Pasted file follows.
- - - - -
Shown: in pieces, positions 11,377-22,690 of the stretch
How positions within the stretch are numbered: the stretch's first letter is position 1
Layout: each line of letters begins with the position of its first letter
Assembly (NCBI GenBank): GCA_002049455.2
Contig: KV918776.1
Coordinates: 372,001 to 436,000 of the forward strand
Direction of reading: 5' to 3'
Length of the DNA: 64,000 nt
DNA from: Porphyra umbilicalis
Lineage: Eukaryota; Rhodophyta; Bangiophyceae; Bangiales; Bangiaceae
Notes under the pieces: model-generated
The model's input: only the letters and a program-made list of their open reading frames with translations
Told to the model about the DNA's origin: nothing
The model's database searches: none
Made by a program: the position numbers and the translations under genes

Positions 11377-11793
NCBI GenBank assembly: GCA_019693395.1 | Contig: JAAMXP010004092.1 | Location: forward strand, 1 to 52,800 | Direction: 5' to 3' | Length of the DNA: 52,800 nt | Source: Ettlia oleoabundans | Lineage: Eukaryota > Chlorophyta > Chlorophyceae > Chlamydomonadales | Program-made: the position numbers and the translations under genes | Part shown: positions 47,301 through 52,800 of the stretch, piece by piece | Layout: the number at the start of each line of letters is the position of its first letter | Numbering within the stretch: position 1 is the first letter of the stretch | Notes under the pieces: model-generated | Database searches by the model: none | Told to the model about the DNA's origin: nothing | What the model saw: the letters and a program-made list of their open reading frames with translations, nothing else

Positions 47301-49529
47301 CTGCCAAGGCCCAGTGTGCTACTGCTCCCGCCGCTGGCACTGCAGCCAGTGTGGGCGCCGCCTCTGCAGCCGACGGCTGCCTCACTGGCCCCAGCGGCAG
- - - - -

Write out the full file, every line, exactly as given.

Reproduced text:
Shown: in pieces, positions 11,377-22,690 of the stretch
How positions within the stretch are numbered: the stretch's first letter is position 1
Layout: each line of letters begins with the position of its first letter
Assembly (NCBI GenBank): GCA_002049455.2
Contig: KV918776.1
Coordinates: 372,001 to 436,000 of the forward strand
Direction of reading: 5' to 3'
Length of the DNA: 64,000 nt
DNA from: Porphyra umbilicalis
Lineage: Eukaryota; Rhodophyta; Bangiophyceae; Bangiales; Bangiaceae
Notes under the pieces: model-generated
The model's input: only the letters and a program-made list of their open reading frames with translations
Told to the model about the DNA's origin: nothing
The model's database searches: none
Made by a program: the position numbers and the translations under genes

Positions 11377-11793
NCBI GenBank assembly: GCA_019693395.1 | Contig: JAAMXP010004092.1 | Location: forward strand, 1 to 52,800 | Direction: 5' to 3' | Length of the DNA: 52,800 nt | Source: Ettlia oleoabundans | Lineage: Eukaryota > Chlorophyta > Chlorophyceae > Chlamydomonadales | Program-made: the position numbers and the translations under genes | Part shown: positions 47,301 through 52,800 of the stretch, piece by piece | Layout: the number at the start of each line of letters is the position of its first letter | Numbering within the stretch: position 1 is the first letter of the stretch | Notes under the pieces: model-generated | Database searches by the model: none | Told to the model about the DNA's origin: nothing | What the model saw: the letters and a program-made list of their open reading frames with translations, nothing else

Positions 47301-49529
47301 CTGCCAAGGCCCAGTGTGCTACTGCTCCCGCCGCTGGCACTGCAGCCAGTGTGGGCGCCGCCTCTGCAGCCGACGGCTGCCTCACTGGCCCCAGCGGCAG